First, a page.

Small-Scale Hydroelectric Power Plant is Environmentally-Friendly, Cost Effective
October 20, 2010 10:02 PM
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Simple construction and fish gates help make the shaft power station eco-friendly and cheap
Technische Universitaet Muenchen
researchers have created a
that is both environmentally friendly and cost efficient.
Professor Peter Rutschmann and Dipl.-Ing. Albert Sepp of the Oskar von Miller-Institut, which is TUM's research institution for hydraulic and water resources engineering, have developed the small-scale hydroelectric power plant in an effort to address the issues that large-scale plants present.
Large-scale power plants can be problematic because they destroy natural riverside landscapes with the amount of construction required to build them, and they also cost more money to build since more materials are needed. In addition, the destruction of the environment leads to destruction of ecosystems as well.
Until now, researchers have had issues with smaller power stations as well. The low dam height of previous smaller power stations made it so that water had to be "guided" past by a bay-type power plant type of construction around it, which presented problems with achieving an even flow of
water to the turbines
. This type of construction also harmed fish.
But now, TUM researchers have solved these problems by designing a small transformer station on the river bank called a shaft power plant. This small-scale power station consists of a power generation system that is hidden in a shaft dug into the riverbed, reducing the impact on the landscape and waterways. Water flows into a box-shaped construction where it drives the turbine and is then led back into the river
under the dam
. With manufacturers creating generators that can be operated underwater, this type of system is possible without a large riverbank power house. This system also prevents vortex formation, where water would suddenly flow downward increasing turbine wear and tear and reducing the plant's efficiency.
The problem with
is solved through the use of a gate, which is placed above the power plant shaft in order to allow enough water for fish to pass through safely.
Besides being environmentally friendly, the small-scale hydroelectric power plant is cost effective. Despite its simple construction and low dam height, the power station is capable of "operating profitably."
"We assume that the costs are between 30 and 50 percent lower by comparison with a bay-type hydropower plant," said Rutschmann.
The shaft power plant functions economically despite its low head of water, which is only one to two meters. Most bay-type power plants need twice this "head of water." To accommodate larger bodies of water, several shafts can be dug next to one another.
Right now, hydroelectric power accounts for three percent of electricity consumed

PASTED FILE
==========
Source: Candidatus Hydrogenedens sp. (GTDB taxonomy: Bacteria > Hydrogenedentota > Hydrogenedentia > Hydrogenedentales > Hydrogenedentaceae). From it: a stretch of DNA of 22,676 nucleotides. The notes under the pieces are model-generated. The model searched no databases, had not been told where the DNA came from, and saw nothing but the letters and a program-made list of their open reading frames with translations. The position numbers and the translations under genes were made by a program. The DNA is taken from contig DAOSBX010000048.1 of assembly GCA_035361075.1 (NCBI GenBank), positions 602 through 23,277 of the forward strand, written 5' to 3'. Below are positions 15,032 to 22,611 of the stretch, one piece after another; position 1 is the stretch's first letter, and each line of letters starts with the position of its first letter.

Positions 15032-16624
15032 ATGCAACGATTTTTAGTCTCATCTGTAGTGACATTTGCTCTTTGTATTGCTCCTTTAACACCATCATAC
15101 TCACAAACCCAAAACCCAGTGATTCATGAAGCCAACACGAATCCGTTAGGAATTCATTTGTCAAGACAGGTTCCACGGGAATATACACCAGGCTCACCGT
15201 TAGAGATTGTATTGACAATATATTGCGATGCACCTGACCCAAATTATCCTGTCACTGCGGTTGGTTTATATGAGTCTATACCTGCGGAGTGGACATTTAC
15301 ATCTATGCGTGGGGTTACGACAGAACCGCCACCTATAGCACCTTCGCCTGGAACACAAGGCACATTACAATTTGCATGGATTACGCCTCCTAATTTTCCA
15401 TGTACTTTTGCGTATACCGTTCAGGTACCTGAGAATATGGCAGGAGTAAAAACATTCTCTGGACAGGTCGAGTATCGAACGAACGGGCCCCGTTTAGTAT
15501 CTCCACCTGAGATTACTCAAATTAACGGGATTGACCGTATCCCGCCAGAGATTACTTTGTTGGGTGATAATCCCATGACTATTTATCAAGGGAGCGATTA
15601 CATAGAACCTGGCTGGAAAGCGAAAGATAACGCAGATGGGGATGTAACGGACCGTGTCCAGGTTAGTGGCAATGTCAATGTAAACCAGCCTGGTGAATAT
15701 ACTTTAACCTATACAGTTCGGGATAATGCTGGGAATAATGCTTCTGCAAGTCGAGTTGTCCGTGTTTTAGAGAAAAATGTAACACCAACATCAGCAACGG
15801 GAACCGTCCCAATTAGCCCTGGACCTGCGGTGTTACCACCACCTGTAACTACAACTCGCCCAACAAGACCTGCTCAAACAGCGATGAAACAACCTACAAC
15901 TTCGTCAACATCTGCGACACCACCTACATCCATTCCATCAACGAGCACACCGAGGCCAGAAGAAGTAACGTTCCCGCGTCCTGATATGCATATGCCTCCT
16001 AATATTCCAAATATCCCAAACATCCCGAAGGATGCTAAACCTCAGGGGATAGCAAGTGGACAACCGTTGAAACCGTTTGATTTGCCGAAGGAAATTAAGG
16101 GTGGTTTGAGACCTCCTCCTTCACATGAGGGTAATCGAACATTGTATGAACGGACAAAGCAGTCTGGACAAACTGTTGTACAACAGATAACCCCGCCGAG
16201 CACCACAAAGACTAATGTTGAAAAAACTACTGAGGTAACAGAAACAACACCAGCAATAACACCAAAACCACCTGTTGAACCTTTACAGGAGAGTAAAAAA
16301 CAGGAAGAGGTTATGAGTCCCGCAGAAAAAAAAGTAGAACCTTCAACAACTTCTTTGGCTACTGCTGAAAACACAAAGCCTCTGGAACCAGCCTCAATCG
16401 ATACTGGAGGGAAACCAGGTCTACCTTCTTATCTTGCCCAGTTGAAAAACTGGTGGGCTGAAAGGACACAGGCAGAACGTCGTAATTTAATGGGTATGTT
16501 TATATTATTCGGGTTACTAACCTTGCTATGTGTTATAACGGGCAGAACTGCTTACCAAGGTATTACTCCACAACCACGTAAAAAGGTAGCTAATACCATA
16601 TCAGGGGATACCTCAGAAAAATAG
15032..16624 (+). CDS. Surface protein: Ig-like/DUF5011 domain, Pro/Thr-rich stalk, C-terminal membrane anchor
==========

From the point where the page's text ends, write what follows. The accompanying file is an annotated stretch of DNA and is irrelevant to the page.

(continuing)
, and researchers are hoping to increase this number through the use of shaft power plants. There are areas all over the Europe that can utilize this type of power, and according to Rutschmann, developing countries can too.
"Major portions of the world's population have no access to electricity at all," said Rutschmann. "Distributed, local power generation by lower-cost, easy-to-operate, low-maintenance power plants is the only solution."
Rutschmann also noted that turbines may not be "financially feasible" for certain areas, so the use of a cheap submersible pump ran in reverse was his suggestion, which works in the shaft power plant.
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RE: Actual data
10/21/2010 9:01:11 PM
Good points and definitely worth some clarification. Where I see this technology possibly making a difference is in opening up a range of sites that are unfeasible for large scale-hydro, but might be able to accommodate this approach while minimizing environmental impacts (compared with large-scale's impacts). In the US, this could be proposed as a workable solution where there are proposals to remove dams or to correct the environmental impacts from existing dams during their FERC re-licensing process.
The Lower Snake River and the Klamath River in the Pacific NW both have a number of dam removal issues/opportunities, largely related to existing structures that block salmon migration and compliance with the Endangered Species Act. If existing dams could be removed and replaced with these smaller facilities, it seems a reasonable compromise - still allowing power generation (to run frozen food processing in the case of the Snake River) and provide fish passage that is compatible with generation (Klamath River).
Where I see a lot of potential for this tech, assuming it pans out as proposed, is in developing countries that need generation capacity, but do not want to impact natural resources that many people rely on for sustenance.
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